I’m not a religious person. However, I do believe in freedom of speech. One of the unwritten rules of free speech should be that if you’re going to have an internet presence, you should at least try to make the most of it. My parents’ church has (at the time of writing) a pretty bad site. It’s not well put together, confusing to navigate, and has an air of neglect. This doesn’t induce new users to interact with the site and consequently they’ll never hear the message. It’s not their fault; the person who set it up is not techy and did the best he could with what he knew. They also don’t have the almost infinite resources of the mega churches.
This looked like an opportunity for me to sharpen my Jekyll skills, so I jumped in and wrote them a blog site that performs the basic static functions a church would want (location, service times, etc); but also allows them to easily add new content to tell the world what they’re up to. It’s mobile friendly (of course), ready for social media sharing, and basically thoroughly modern in every way their previous site is (was) not.
The build actually started off pretty badly. I made some poor decisions on colour scheme and was feeling pretty “meh” about the whole thing because it was just so ugly to look at while I was writing it. However, a happy accident resulted in the layout you see above. I chucked out the image I had been using as the background and went looking for an inspiring shot of the Great Dividing Range, which divides (funnily enough) Australia’s Eastern coast-line from the interior of the continent. After finding the shot (basically the first one on the Wikipedia page. It’s a great photo :), I was changing some of the colours to suit the new image and accidentally removed the header background altogether. “Hmmm, that looks cool, with all the menu buttons suspended against a beautiful blue sky like that… I wonder what else I can do with this?”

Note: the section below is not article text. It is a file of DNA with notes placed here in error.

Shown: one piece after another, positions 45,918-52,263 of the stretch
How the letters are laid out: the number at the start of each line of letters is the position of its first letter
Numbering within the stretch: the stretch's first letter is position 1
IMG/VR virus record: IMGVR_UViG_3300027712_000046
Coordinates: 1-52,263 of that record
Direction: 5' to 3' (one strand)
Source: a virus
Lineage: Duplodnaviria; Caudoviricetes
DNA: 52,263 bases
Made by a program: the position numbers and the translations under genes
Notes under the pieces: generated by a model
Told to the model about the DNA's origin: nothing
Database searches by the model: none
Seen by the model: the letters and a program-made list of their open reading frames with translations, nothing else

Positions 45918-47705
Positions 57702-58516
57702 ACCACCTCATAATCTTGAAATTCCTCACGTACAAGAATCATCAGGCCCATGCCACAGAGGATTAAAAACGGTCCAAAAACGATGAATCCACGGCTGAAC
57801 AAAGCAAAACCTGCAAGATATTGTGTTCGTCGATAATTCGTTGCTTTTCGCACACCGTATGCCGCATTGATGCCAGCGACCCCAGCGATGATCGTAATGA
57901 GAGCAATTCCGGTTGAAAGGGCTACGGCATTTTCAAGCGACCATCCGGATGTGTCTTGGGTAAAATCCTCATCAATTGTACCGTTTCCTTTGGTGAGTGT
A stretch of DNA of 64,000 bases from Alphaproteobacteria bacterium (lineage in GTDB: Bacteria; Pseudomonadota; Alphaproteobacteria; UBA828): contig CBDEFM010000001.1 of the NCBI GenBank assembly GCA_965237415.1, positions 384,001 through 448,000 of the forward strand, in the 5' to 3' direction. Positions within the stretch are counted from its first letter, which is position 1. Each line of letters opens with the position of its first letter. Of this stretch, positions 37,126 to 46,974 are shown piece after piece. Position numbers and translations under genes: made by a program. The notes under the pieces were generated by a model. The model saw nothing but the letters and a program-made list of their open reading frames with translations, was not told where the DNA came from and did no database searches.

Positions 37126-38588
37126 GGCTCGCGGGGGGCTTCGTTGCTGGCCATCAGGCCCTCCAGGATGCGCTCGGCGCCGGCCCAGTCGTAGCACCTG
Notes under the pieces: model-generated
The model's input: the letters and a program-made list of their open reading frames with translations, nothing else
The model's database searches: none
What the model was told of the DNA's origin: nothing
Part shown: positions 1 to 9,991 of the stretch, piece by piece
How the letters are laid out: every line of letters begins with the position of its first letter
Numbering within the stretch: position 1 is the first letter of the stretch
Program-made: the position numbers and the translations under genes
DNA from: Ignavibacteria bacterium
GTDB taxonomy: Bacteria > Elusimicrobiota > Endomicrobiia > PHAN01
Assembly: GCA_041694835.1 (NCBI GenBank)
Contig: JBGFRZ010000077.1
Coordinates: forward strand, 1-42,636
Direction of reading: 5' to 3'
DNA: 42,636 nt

Getting rid of the previous hopeless colour gradient scheme of the main content and footer elements, and just going with a semi-transparent white gave the site a really nice open and airy feel. It was also a bit of a happy accident that lead to only rounding one of the corners to the menu elements, giving the illusion of sails and helping the airy theme along. It’s exciting, it’s inspiring, it’s interesting to look at - in short, it’s everything a church looking to get their message across could want in a layout. Well I think so, anyway ;)
But it’s not all layout, I also pushed my knowledge of Jekyll further with this build, using it in more comprehensive and complex ways than I had up until this point. I’m also applying some of the new things I’ve learned to the site you’re reading now :)
All in all, I’m quite happy with this one so far. I’ve just sent an email with a link to the site in its current “empty except for place-holder text” to the board members of the church for examination. The site’s not complete yet - there are functions, such as the social media icons, that need to be written, but I don’t want to spend any more time on it unless it’s going to see some use.